A competitive procurement process was launched in March 2019 for the SEA R-GEA program. As a result of competing offers submitted on April 2, 2019, a contract was awarded to the low bidder, Direct Energy Services (“Direct Energy”). The contract with Direct Energy will provide electric supply to Village residents, and residents of the other participating municipalities located in PSE&G territory, for a 17-month term beginning in July 2019, at a price of $.11005 per kilowatt-hour (”kWh”). This price is more than 10% lower than the average tariff price being paid by those residents currently receiving supply through PSE&G and, although the PSE&G tariff price is expected to drop somewhat later this year, the contract is projected to save the typical resident about $150 as compared to the average PSE&G tariff price-to-compare over the 17-month contract term, with no change to the level of service. In addition, the power supply is provided by Direct Energy under the SEA R-GEA program will include about 41% renewable energy, which is nearly double the renewable energy content of default supply service currently provided by PSE&G. As a result, participating residents have the opportunity to contribute to a reduction in carbon emissions while saving money at the same time!
Residential customers of PSE&G residing in the Township of South Orange Village who do not currently have a third-party supply contract are eligible to be included in the program and will receive a mailing at the beginning of May 2019 describing the program and providing the specifics of the SEA R-GEA program. If you do not wish to participate in the program for any reason, you may simply opt out, with no strings or penalties, by simply following the instructions on the Program Summary provided, or by contacting Direct Energy using the contact information provided below. If you do nothing, you will automatically be enrolled in the program and enjoy the electricity savings.
The energy aggregation program is only for the energy supply portion of your electric service. The delivery portion will continue to be provided by PSE&G at regulated rates and PSE&G will continue to provide all emergency and safety services. PSE&G will also continue to provide customer services such as meter readings, billing, and service restoration. If you are on a PSE&G budget billing plan, you will continue to receive that service.
The Village is pleased to provide you with this opportunity to save money on your energy costs while purchasing cleaner energy. Please keep an eye out for specific information and mailings regarding the SEA R-GEA program in early May 2019, leading up to the program’s implementation in July 2019.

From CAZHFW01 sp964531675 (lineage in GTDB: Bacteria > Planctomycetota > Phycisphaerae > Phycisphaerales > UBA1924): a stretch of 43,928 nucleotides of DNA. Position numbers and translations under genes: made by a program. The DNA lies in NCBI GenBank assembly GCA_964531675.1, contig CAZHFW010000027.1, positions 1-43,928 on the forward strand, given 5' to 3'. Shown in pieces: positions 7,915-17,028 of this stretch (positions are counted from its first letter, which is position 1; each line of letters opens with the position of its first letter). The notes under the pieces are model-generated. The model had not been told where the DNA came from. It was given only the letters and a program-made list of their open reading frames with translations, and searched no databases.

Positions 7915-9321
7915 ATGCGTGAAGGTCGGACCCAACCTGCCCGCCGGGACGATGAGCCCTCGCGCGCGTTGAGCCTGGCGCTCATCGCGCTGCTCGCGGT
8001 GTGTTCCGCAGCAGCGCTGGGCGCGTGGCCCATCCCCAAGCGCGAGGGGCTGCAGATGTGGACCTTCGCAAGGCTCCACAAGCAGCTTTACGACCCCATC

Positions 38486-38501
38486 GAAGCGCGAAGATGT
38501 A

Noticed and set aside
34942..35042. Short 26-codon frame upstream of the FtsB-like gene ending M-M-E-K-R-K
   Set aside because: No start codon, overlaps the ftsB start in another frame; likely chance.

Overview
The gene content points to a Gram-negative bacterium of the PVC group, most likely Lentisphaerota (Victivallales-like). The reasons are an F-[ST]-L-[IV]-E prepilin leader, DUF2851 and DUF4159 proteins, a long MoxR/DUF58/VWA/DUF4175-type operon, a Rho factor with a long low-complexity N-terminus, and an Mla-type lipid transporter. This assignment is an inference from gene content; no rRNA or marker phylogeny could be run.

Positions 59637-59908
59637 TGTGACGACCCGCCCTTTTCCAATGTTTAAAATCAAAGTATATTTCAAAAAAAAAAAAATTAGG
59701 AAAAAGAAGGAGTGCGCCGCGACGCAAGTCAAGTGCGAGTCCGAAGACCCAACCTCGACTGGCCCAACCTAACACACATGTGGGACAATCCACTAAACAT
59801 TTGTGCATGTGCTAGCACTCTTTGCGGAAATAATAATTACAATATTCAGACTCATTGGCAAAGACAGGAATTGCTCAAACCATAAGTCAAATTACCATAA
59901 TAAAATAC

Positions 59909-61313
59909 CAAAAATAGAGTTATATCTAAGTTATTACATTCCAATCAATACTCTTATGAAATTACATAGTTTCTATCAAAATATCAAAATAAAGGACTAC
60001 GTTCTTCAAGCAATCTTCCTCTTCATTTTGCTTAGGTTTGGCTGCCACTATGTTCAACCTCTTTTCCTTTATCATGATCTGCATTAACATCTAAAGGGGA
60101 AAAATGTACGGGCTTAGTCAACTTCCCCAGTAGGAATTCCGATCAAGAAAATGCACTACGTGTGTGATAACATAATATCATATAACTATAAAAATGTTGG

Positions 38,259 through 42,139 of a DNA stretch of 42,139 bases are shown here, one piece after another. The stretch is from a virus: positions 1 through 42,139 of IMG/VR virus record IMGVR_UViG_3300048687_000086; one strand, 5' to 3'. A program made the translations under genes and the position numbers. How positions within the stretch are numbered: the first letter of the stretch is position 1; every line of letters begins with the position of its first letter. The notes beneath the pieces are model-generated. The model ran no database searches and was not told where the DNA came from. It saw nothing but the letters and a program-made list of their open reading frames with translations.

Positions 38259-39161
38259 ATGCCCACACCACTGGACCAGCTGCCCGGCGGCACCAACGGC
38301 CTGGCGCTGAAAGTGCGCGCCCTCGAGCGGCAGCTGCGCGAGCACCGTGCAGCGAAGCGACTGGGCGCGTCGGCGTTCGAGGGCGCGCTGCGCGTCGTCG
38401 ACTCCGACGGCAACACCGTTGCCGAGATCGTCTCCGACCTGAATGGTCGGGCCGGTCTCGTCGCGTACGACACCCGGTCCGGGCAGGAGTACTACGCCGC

Gabel Associates is a State-registered Energy Consultant that has been retained by the SEA R-GEA municipalities to administer and implement the SEA R-GEA program. The firm has helped pioneer energy procurement in New Jersey and has been supporting large scale energy aggregations (like this one) for over 15 years. Gabel Associates was also a key participant in the development of the State’s rules under which these programs are run.
Direct Energy Services is a retail electric power supplier licensed by the NJ Board of Public Utilities. Direct energy has been a retail supplier for many years and currently serves approximately 4 million accounts nationwide, including about 130,000 residential energy aggregation accounts.
Direct Energy can be contacted as follows:
Direct Energy Services (BPU License # ESL-0078)
Toll-Free Telephone Number: 1-866-968-8065
Address: P.O. Box 180, Tulsa, OK 74101
Email Address: firstname.lastname@example.org
All eligible residents (all residential customers of PSE&G in the Village except for those that already have their own TPS contract or that have a solar electric generating system on their property that supplies power to their home) are automatically included in the SEA R-GEA program and will be sent a notice in the mail at the beginning of May 2019. This notice, known as the Opt-Out Notice, provides all the details of the program as well as the various ways to opt-out of the program, including the awarded TPS’s toll-free telephone number, email address, and a postage-paid opt-out card.